André Staltz recently argued that all Javascript libraries should be authored in TypeScript – which turned out to be rather controversial on reddit. I think that a lot of the resistance originates in the expectation that TypeScript is a completely new language that compiles to Javascript, comparable to the likes of CoffeeScript. In this post I’ll try to clear up this misconception.

It’s not a different language?

Of course it does differ from Javascript - not much room for nuance in short and catchy headlines. That said, you could consider the TypeScript compiler to be somewhat like an advanced Javascript linter. You can add it to your build process, and it will tell you when you’re doing something in your code you probably did not mean to do. It differs from a normal linter, however, in that you add instructions to your code that help the compiler help you.

Helping TypeScript help you

Let’s say we’re writing a Javascript utility library that ensures strings are at least of a certain length by padding them with spaces on the left if necessary. Let’s call this utility function leftpad. The code might look something like this:

function leftpad (str, len) {
  str = String(str);

  var i = -1;

  len = len - str.length;

  while (++i < len) {
    str = ' ' + str;
  }

  return str;
}

Typically when publishing a library, you include some documentation on how to use it. In this case, it should mention that the second argument (len) should be a number for this function to work.

But while properly documented code is good, self-documenting code is better. It’s less work to maintain, and cannot get outdated. Since all valid Javascript is also valid TypeScript, the above code already is valid TypeScript. However, we can also extend it as follows:

function leftpad (str, len: number) {
  str = String(str);

  var i = -1;

  len = len - str.length;

  while (++i < len) {
    str = ' ' + str;
  }

  return str;
}

(In case it’s hard to spot the difference: I added :number after the len argument.)

When you feed this code to the TypeScript compiler, it will simply strip away :number. Before doing that, however, it will check the rest of your code, and warn you when you call leftpad with something other than a number for len.

How does TypeScript help your library’s users?

If your library’s users also use TypeScript, your type annotations enable the compiler to warn them when they pass arguments of the wrong type. Note that the user can still write plain Javascript: simply feeding it to the TypeScript compiler will generate the warnings.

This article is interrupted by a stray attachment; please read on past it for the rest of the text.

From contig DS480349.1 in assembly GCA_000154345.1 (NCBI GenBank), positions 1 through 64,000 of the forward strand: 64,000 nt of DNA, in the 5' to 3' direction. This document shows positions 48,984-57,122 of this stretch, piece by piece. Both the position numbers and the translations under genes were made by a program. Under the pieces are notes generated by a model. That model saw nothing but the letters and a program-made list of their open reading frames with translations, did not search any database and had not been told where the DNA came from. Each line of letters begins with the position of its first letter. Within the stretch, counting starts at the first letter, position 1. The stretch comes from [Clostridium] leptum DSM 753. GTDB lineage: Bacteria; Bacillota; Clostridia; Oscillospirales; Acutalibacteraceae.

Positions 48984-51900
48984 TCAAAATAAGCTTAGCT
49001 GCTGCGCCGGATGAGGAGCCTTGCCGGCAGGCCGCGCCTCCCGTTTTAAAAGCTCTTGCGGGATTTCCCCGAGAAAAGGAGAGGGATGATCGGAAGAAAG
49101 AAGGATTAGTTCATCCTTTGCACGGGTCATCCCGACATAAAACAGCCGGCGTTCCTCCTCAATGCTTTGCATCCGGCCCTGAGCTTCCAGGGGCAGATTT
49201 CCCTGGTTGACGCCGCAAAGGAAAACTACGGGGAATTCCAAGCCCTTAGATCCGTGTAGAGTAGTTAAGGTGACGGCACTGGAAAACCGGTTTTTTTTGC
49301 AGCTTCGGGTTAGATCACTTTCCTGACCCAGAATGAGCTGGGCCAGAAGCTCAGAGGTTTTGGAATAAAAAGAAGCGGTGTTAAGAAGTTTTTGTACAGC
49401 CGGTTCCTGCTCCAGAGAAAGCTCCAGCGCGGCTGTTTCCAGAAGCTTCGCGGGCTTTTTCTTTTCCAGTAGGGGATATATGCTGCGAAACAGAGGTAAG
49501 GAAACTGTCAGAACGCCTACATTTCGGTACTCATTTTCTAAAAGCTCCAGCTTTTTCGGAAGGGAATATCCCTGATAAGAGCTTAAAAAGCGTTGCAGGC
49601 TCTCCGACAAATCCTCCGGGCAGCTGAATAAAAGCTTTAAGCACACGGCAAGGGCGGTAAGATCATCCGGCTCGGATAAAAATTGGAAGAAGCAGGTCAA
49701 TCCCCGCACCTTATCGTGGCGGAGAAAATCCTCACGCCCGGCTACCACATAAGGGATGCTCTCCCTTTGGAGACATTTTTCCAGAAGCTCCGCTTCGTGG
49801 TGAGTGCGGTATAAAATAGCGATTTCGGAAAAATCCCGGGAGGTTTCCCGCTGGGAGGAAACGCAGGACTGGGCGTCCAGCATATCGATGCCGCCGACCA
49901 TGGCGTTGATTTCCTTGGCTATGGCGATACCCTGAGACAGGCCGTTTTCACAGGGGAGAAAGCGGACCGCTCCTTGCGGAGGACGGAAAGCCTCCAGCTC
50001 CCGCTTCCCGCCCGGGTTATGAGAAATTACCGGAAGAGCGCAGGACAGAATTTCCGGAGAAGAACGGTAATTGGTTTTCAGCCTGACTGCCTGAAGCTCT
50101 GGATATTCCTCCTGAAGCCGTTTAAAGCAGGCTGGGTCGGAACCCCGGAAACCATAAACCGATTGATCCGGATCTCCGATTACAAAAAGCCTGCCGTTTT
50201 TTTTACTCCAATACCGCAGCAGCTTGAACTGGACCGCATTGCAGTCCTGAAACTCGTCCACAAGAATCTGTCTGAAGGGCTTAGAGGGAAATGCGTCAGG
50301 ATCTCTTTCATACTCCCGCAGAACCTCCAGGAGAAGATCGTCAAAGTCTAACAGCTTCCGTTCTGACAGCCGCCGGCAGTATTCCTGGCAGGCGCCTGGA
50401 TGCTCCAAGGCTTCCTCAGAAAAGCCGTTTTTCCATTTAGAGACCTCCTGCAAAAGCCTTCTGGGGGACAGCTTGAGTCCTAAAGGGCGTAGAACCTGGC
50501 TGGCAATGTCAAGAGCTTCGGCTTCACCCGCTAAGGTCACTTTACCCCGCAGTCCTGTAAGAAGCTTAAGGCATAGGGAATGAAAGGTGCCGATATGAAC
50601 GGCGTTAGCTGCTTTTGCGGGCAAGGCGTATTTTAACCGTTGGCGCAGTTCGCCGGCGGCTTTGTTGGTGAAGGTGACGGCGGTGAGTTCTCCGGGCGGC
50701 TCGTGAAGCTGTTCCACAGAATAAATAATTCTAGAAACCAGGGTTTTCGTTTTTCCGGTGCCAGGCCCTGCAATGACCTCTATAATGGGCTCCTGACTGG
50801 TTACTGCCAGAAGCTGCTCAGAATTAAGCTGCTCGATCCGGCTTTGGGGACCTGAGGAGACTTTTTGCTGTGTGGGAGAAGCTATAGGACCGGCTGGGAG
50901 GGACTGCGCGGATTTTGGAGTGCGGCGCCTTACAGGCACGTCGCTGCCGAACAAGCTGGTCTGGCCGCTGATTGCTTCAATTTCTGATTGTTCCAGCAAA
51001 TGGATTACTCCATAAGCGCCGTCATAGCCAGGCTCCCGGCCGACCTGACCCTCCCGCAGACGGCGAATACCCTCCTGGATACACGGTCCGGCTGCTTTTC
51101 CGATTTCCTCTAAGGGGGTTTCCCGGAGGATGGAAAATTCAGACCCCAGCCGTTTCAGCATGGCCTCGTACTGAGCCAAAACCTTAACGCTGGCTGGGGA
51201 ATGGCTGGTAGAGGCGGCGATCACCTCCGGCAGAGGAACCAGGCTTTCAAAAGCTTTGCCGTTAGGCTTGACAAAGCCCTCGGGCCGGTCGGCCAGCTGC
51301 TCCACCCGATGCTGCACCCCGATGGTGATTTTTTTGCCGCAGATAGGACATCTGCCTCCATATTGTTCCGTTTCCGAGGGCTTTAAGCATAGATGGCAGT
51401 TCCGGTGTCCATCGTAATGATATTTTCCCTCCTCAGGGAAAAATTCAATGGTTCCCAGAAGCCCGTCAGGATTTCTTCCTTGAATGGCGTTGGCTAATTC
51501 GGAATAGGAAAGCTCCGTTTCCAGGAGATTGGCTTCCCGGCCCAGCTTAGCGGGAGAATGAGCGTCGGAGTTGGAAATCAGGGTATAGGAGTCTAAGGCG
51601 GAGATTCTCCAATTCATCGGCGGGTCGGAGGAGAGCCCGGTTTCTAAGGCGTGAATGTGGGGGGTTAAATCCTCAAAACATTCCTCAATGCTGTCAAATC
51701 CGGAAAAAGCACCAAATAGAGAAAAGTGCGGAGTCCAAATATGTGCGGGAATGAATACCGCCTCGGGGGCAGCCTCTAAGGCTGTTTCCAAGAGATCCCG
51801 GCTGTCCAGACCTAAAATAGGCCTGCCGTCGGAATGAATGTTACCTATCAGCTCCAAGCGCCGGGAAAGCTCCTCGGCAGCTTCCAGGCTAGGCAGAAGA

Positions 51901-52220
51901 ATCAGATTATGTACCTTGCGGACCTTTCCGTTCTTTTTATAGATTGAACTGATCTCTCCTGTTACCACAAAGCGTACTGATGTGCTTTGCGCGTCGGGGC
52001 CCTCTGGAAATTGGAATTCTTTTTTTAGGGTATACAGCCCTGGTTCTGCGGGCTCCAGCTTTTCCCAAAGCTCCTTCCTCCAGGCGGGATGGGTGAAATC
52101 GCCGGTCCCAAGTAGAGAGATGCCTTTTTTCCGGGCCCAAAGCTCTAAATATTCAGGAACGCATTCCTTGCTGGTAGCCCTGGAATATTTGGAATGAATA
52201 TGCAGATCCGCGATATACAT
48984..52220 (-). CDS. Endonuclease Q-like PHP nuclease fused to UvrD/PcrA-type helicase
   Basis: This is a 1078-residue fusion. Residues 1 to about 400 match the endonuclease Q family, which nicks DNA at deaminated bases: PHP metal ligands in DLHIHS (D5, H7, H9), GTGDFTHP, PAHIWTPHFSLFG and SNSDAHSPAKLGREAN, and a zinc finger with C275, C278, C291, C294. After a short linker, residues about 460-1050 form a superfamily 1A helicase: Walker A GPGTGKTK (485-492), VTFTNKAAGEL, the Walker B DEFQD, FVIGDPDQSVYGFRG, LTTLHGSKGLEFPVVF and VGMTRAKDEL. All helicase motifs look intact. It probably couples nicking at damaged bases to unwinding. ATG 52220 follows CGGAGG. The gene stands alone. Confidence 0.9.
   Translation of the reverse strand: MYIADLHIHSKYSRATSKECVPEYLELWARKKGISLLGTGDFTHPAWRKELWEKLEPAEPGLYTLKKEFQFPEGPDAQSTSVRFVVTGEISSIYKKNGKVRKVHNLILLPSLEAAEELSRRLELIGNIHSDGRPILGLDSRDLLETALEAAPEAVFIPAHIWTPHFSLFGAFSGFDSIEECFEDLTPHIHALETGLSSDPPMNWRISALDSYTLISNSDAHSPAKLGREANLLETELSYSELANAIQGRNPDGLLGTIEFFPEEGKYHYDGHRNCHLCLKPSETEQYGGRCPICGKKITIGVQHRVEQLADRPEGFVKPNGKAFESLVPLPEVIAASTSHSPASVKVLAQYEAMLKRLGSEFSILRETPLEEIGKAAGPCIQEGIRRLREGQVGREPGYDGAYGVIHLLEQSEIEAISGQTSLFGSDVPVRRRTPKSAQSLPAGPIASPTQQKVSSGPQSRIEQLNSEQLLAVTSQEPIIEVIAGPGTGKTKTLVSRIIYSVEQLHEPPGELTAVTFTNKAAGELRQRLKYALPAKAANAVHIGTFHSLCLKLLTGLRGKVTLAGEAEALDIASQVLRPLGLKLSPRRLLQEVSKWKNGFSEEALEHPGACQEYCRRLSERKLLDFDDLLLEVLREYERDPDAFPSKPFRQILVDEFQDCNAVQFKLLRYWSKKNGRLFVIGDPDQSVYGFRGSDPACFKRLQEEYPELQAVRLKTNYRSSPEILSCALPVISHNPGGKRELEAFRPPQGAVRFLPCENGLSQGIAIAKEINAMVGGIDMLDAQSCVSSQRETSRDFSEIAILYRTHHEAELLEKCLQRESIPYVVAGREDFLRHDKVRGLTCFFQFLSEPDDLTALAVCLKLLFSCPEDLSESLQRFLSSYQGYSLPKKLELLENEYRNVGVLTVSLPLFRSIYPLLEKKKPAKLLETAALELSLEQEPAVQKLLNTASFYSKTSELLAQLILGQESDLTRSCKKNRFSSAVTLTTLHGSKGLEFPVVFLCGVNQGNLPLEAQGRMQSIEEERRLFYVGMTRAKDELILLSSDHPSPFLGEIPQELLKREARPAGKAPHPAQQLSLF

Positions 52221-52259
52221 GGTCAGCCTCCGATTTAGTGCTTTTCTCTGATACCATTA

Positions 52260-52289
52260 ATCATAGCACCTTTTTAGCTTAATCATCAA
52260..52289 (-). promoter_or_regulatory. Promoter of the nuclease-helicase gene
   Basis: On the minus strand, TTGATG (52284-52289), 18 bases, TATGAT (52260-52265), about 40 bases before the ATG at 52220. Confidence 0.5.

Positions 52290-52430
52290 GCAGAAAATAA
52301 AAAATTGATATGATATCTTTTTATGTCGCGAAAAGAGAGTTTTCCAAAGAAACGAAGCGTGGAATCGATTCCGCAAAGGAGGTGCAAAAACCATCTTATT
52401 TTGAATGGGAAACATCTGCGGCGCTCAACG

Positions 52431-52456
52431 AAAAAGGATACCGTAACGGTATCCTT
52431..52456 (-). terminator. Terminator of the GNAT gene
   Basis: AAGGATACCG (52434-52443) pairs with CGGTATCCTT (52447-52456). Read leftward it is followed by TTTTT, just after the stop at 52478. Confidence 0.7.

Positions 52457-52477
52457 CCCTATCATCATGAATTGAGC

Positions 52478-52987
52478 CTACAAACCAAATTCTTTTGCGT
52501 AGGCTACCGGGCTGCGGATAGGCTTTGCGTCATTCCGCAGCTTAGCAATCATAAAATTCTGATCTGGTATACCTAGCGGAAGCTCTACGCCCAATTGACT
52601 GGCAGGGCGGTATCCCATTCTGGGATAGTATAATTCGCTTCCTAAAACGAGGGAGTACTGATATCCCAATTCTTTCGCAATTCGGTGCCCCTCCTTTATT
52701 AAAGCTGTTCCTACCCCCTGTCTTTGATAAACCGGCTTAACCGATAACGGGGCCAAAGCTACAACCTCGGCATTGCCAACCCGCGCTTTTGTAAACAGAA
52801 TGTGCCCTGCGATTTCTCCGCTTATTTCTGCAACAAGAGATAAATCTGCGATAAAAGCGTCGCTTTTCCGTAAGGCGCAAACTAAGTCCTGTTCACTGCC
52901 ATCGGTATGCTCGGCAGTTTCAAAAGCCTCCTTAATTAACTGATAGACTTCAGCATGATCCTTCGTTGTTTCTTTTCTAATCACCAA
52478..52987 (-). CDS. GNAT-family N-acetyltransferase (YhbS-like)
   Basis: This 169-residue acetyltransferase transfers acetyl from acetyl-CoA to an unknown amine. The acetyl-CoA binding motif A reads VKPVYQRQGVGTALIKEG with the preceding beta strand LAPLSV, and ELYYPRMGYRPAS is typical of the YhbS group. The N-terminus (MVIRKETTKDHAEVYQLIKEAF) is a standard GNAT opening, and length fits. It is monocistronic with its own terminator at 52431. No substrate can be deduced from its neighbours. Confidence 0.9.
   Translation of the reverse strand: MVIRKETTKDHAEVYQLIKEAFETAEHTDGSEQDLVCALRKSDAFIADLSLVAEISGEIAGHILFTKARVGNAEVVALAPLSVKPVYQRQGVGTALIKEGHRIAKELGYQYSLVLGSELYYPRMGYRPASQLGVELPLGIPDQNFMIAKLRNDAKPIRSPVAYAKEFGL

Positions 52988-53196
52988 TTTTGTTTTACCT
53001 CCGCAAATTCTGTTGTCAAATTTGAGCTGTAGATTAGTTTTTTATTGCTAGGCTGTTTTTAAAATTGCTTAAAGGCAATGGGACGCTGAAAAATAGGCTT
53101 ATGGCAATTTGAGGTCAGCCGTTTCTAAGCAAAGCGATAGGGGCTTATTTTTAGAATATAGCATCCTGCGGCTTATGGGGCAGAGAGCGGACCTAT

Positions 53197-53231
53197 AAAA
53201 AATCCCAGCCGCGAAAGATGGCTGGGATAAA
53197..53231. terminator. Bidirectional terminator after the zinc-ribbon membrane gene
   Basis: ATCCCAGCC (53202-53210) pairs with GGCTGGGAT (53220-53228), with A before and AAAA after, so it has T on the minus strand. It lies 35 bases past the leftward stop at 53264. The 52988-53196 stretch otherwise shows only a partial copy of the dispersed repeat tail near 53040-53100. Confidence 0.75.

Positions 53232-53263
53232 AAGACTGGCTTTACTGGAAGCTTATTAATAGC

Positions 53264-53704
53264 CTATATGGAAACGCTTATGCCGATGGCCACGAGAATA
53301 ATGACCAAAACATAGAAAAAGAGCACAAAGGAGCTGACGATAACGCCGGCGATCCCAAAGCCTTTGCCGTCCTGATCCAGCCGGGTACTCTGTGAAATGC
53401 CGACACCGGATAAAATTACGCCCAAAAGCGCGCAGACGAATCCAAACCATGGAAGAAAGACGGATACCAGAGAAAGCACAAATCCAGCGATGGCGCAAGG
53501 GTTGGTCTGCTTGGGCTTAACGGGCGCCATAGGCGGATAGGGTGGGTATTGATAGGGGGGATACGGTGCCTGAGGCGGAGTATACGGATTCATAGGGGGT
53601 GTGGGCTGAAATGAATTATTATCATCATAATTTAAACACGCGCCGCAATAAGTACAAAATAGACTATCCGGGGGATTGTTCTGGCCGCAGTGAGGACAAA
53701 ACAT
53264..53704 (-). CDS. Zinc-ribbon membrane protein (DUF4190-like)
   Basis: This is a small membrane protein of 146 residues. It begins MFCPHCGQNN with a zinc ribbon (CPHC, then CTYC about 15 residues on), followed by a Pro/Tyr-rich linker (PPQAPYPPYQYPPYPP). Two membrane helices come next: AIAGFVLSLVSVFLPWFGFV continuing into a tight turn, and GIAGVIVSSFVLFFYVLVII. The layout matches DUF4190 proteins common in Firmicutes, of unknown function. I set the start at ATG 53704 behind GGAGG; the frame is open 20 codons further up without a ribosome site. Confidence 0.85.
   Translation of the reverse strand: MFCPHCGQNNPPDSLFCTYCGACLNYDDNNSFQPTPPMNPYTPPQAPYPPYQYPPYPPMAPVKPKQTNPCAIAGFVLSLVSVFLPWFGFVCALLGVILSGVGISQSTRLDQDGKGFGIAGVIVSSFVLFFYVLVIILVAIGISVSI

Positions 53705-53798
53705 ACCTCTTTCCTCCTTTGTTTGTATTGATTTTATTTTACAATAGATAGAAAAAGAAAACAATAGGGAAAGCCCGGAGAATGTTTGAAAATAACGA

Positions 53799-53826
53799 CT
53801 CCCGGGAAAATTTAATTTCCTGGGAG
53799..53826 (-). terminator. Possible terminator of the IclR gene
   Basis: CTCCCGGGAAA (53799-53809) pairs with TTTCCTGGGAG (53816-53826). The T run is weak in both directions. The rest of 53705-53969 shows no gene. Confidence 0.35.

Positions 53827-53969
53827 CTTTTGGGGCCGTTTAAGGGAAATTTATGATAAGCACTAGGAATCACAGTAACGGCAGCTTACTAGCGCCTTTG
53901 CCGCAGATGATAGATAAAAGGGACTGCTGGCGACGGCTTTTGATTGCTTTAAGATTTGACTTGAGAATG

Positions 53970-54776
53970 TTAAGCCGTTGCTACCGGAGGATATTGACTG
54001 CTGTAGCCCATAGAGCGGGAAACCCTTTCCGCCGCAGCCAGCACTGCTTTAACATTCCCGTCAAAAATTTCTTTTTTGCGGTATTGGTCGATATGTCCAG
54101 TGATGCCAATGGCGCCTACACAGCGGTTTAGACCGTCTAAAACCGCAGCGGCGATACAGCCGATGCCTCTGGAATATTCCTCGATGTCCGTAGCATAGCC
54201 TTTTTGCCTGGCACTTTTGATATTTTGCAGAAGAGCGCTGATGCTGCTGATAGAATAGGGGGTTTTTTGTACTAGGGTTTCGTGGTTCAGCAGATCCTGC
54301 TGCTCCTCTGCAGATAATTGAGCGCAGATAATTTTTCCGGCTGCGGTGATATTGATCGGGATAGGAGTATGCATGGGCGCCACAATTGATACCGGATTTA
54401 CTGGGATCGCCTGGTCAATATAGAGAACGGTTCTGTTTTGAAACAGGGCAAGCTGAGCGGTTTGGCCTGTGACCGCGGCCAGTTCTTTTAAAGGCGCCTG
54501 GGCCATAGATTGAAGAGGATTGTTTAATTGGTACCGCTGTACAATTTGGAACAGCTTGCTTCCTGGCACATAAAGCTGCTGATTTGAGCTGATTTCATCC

Furthermore, if their editor supports reading your library’s type annotations, it can use those to provide better autocompletion features.

Even without requirements on the tools used by your users, TypeScript libraries have an advantage of being able to generate better documentation. In the past, people tried to add type annotations using JSDoc:

/**
 * …
 * @param {number} len
 * …
 */
function leftpad (str, len) {
  // …
}

A significant disadvantage of comments is that they can easily become outdated. With TypeScript, however, your code will fail to compile if the type annotation becomes incorrect. Thus, if you generate your documentation using something like TypeDoc, your documentation will always include up-to-date type information.

So: should all Javascript libraries be authored in TypeScript?

Of course not. André, too, simply needed a catchy headline. However, if you’re writing a Javascript library, already have a build pipeline, and want to provide a great experience to your library’s users, seriously consider adding type annotations in your code. And since TypeScript currently has the largest following, you might as well use that to add them.

License

This work by Vincent Tunru is licensed under a Creative Commons Attribution 4.0 International License.